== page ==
“We think a lot of what we are seeing is the bone’s response to women grinding grain, which is pretty much seated but using your arms really repetitively many hours a day,” said Dr Alison Macintosh, co-author of the research from the University of Cambridge.

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Wednesday, November 29, 2017

Ancient sword and other incredible items discovered during dig at Glenfield Park


Archeologists have discovered an unprecedented collection of artefacts from the Iron Age at Glenfield Park in Leicestershire.
Prehistoric cauldrons, a complete ancient sword and third century BC brooch, and dress pins are among the nationally significant findings discovered by University of Leicester archaeologists.
The Iron Age site is believed to have been a ritual and ceremonial centre for a community that also hosted large feasts, while the findings represent the most northerly discovery of such objects on mainland Britain and the only find of this type of cauldron in the East Midlands.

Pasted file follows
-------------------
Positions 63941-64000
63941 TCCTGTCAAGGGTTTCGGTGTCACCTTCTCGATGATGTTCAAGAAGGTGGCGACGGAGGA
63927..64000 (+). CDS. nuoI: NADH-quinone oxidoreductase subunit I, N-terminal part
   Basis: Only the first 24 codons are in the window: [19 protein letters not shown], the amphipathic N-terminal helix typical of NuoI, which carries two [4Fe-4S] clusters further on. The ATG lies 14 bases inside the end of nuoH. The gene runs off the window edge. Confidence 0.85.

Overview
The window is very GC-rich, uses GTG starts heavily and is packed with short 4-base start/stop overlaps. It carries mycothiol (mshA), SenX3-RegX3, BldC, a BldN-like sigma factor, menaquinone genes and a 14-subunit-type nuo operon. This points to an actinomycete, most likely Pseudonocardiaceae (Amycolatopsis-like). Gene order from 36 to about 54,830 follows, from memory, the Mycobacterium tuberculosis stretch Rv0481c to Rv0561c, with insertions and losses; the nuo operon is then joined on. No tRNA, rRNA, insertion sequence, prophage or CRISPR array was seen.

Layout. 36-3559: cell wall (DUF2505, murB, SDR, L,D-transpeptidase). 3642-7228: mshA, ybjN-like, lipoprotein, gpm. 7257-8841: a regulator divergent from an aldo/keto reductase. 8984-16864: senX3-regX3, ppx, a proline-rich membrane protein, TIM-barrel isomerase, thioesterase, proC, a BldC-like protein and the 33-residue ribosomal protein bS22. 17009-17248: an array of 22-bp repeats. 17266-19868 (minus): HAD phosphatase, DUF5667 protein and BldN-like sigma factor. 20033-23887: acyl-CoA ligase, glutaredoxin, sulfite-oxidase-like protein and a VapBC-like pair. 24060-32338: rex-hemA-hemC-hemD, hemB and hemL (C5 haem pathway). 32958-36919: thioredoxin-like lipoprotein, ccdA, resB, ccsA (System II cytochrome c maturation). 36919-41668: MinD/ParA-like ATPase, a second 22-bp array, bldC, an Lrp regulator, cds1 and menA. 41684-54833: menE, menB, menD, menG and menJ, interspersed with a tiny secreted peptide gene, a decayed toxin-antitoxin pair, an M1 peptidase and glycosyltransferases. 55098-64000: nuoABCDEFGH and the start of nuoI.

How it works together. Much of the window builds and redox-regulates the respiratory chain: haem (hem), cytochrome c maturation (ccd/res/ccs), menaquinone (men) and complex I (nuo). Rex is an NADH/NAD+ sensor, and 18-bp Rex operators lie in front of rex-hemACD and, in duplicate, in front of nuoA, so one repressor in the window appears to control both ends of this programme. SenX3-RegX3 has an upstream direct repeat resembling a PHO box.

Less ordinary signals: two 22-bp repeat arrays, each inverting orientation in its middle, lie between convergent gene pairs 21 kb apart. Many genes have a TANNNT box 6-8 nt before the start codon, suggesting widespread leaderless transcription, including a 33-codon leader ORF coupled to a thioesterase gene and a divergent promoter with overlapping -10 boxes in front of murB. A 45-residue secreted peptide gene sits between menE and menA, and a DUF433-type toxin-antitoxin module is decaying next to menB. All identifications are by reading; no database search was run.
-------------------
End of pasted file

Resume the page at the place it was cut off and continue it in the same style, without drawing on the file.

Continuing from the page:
Evidence also suggests the site was used over a long period of time by multiple generations and underwent striking changes in character.
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Monday, November 27, 2017

Bronze Age Burial Of 'Shaman' Discovered In Slovakia


Archaeologists found an interesting discovery when researching the area of the transport infrastructure for Jaguar Land Rover and accompanying industrial park in Nitra. They found a human skeleton from the Bronze Age that was probably a shaman. He was not buried in a standard grave but placed in hole serving a food storage.